PhD Student Genomics and Imaging Project: Mitochondrial morphological changes define the transition from stem cells into differentiated cells in normal development and cancer
|Location||Universiteitssingel 50, 6229 ER Maastricht|
|Function types||PhD position|
|Hours||38.0 hours per week|
|Salary||€ 2222 – € 2840|
|About employer||Maastricht University (UM)|
Stem cells are generally small, glycolytic cells with low numbers of mitochondria. In contrast, differentiated cells are large with high numbers of mitochondria that rely on OXPHOS, the most efficient source of cellular energy. As undifferentiated cells differentiate into distinct mature cell types, a specific number of mitochondrial DNA(mtDNA) copies, the set point, serves as template for mtDNA replication. This change can be observed during normal development in multicellular organisms, but is also a critical step in tumor development and progression. The increase in the number of mitochondria during differentiation is accompanied by changes in size and morphology of the cell. While it is evident that subcellular mitochondrial organization and structure is important to meet and maintain the changing metabolic demands of the differentiating tissue, it is largely unknown how the cells remodel their metabolism structurally.
The aim of this project is to study and image the subcellular mitochondrial changes underlying the changing metabolic needs of differentiating cells. The PhD student will combine genetic and enzymatic experiments on mitochondrial (dys)function in human cell lines and zebrafish with innovative and advanced optical microscopy, such as super-resolution (STED) microscopy and intravital two-photon and second harmonic laser scanning microscopy (TPSHLSM). The PhD student will study the differentiation process during embryonic development in zebrafish, during stem-cell differentiation in patient-derived iPSCs, and during the de-differentiating and re-differentiating process in glioblastoma cells.
- Enthusiastic person with strong interdisciplinary profile to join our team of PhD Students
- Completed Master’s study in Biomedical Sciences, Biology, or a related relevant study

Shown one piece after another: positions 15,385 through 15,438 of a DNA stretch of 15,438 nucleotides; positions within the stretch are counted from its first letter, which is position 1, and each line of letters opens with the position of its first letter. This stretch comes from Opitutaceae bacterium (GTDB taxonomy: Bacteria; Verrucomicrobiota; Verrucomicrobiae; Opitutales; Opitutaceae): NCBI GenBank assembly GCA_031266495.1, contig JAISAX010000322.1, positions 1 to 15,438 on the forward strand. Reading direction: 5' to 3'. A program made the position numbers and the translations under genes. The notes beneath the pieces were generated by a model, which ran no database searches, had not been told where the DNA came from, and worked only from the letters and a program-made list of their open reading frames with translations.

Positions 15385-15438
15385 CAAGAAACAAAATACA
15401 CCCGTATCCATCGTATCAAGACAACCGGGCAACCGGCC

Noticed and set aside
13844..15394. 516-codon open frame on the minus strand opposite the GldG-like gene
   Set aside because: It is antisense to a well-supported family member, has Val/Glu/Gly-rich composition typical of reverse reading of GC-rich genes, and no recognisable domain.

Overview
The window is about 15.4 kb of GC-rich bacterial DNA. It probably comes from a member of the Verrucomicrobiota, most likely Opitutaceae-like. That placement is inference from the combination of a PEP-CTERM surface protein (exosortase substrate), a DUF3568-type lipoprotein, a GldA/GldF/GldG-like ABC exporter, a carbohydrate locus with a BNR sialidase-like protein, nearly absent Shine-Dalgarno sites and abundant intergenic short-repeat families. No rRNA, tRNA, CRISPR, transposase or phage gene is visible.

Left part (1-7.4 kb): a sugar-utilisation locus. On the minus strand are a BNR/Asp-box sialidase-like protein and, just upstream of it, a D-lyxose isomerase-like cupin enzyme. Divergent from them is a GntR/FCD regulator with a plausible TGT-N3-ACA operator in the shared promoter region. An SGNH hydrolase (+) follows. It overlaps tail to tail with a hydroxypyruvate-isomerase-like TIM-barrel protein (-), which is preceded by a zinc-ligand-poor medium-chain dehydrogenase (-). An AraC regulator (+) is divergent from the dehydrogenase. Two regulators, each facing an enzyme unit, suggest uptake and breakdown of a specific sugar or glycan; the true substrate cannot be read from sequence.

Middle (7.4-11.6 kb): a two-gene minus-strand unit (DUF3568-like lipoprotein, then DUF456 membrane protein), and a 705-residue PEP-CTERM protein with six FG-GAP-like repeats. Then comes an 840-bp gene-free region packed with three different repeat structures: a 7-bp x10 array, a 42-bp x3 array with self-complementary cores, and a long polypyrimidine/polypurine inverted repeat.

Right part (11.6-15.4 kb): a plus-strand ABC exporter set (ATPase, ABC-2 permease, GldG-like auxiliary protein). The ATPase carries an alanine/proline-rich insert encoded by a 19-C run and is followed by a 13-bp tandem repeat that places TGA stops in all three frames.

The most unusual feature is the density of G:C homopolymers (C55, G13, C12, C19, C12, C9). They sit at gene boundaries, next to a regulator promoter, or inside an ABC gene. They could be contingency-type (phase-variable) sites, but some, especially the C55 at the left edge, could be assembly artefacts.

- Eager to perform research in a multidisciplinary team at the crossroads of biomedical sciences, with special emphasis on genetics, zebrafish, stem cell technology, and imaging.
- Experience with molecular genetics and genomics techniques
- Experience with stem cell technology and cell culture
- Experience with advanced optical imaging techniques
- Experience with zebrafish
- Experience with complex data analysis
Conditions of employment
The terms of employment of Maastricht University are set out in the Collective Labour Agreement of Dutch Universities (CAO). Furthermore, local UM provisions also apply. For more information look at the website
After the 1st year, a go/no-go decision will determine whether the candidate is allowed to continue his/her PhD research for the next three years. Each year an evaluation takes place.
Contract type: Temporary, 4 years
Maastricht University is renowned for its unique, innovative, problem-based learning system, which is characterized by a small-scale and student-oriented approach. Research at UM is characterized by a multidisciplinary and thematic approach, and is concentrated in research institutes and schools. Maastricht University has around 16,500 students and 4,000 employees. Reflecting the university’s strong international profile, a fair amount of both students and staff are from abroad. The university hosts 6 faculties: Faculty of Health, Medicine and Life Sciences, Faculty of Law, School of Business and Economics, Faculty of Humanities and Sciences, Faculty of Arts and Social Sciences, and Faculty of Psychology and Neuroscience.
School and Department
GROW is the School for Oncology and Developmental Biology at the Maastricht University Medical Centre (MUMC+) and accredited by the Royal Academy of Arts and Sciences (KNAW). GROW focuses on research and teaching of (epi)genetic and cellular concepts, as well as (micro)environmental factors underlying normal and abnormal development. As such the basic mechanisms of embryogenesis and fetal growth, as well as those governing the process of carcinogenesis are subject of study within GROW. The project is embedded in the GROW-research line “Mitochondrial Genetics”, which focuses on the characterization of:
- Abnormalities in mitochondrial genes, gene expression, and gene function in inherited and complex diseases, like neuromuscular disorders and neurological syndromes, in human patients and animal models.
- Interventions that can modulate mitochondrial activity and promote health and prevent or ameliorate disease manifestations.
- Preventing the transmission of OXPHOS disease due to mutations in the mitochondrial DNA by pre-implantation genetic diagnosis (PGD).
The research program that goes from bedside to bench and back, is highly technology and bioinformatics driven. It covers fundamental, translational, and applied research alike.
The PhD student will be working at the Department of Genetics and Molecular Cell Biology. At Molecular Cell Biology (MCB), advanced optical microscopy has a long tradition. Since 2015, MCB is a driving force behind EuroBioImaging Node Candidacy “Maastricht Excellence in Imaging.
Prof. dr. H. Smeets, Department of Genetics and Cell Biology, E:email@example.com T: +31433881913; Prof. dr. M. van Zandvoort, E: firstname.lastname@example.org; T: +31 43 3881361.